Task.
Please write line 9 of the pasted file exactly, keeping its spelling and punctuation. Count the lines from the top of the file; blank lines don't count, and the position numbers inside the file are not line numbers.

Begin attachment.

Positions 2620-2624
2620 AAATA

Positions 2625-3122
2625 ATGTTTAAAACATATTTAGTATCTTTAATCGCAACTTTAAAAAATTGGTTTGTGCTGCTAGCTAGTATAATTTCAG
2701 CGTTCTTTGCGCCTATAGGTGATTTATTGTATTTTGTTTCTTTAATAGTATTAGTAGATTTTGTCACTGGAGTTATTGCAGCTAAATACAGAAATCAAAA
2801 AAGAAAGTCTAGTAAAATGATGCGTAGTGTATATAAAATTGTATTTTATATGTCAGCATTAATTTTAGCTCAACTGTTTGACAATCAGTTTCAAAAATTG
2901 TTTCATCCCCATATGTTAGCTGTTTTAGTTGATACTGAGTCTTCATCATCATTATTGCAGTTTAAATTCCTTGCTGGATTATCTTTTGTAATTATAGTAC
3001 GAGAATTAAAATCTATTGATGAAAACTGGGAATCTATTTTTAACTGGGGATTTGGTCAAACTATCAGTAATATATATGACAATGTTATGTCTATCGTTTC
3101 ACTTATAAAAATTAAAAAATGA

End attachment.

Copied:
3101 ACTTATAAAAATTAAAAAATGA